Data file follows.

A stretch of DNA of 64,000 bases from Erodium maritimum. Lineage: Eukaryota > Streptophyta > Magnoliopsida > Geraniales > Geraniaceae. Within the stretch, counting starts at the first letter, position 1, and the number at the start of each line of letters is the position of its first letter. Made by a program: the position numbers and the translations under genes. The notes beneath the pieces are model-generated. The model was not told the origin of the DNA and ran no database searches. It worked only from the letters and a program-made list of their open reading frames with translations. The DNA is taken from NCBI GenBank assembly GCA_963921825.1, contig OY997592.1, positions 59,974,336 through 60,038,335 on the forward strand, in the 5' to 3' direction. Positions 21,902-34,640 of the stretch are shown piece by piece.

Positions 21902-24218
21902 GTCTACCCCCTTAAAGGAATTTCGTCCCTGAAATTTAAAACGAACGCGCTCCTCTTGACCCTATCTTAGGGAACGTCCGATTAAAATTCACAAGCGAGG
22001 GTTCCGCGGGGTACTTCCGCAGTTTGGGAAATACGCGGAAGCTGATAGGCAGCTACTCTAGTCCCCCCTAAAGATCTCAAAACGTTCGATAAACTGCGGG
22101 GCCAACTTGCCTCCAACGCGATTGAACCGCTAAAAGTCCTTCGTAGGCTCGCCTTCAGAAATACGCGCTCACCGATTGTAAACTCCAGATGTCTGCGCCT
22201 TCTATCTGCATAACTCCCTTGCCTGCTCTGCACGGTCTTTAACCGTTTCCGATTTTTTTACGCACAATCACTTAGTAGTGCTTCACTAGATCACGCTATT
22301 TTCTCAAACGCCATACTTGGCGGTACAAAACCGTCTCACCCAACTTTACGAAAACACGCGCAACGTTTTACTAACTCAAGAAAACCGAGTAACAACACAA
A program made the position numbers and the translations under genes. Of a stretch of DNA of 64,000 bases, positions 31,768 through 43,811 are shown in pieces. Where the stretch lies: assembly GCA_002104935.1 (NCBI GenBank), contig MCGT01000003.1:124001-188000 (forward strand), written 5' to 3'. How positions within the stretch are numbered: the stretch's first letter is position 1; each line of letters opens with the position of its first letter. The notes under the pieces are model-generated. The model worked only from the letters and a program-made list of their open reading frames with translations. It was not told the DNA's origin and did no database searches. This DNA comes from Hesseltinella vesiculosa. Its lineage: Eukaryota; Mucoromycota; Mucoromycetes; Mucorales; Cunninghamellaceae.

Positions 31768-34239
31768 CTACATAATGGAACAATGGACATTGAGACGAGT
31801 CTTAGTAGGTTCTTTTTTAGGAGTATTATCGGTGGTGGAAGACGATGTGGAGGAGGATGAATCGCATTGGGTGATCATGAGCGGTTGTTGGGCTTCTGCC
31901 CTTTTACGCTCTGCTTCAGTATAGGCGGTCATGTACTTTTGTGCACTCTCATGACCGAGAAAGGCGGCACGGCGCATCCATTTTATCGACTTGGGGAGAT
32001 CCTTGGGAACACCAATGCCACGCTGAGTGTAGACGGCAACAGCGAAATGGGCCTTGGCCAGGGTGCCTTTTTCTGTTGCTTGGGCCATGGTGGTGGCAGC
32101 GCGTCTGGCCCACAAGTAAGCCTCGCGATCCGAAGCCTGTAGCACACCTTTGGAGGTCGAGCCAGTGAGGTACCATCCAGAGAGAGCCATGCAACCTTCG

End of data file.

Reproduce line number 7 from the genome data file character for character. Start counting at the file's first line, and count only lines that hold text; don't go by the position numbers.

22301 TTCTCAAACGCCATACTTGGCGGTACAAAACCGTCTCACCCAACTTTACGAAAACACGCGCAACGTTTTACTAACTCAAGAAAACCGAGTAACAACACAA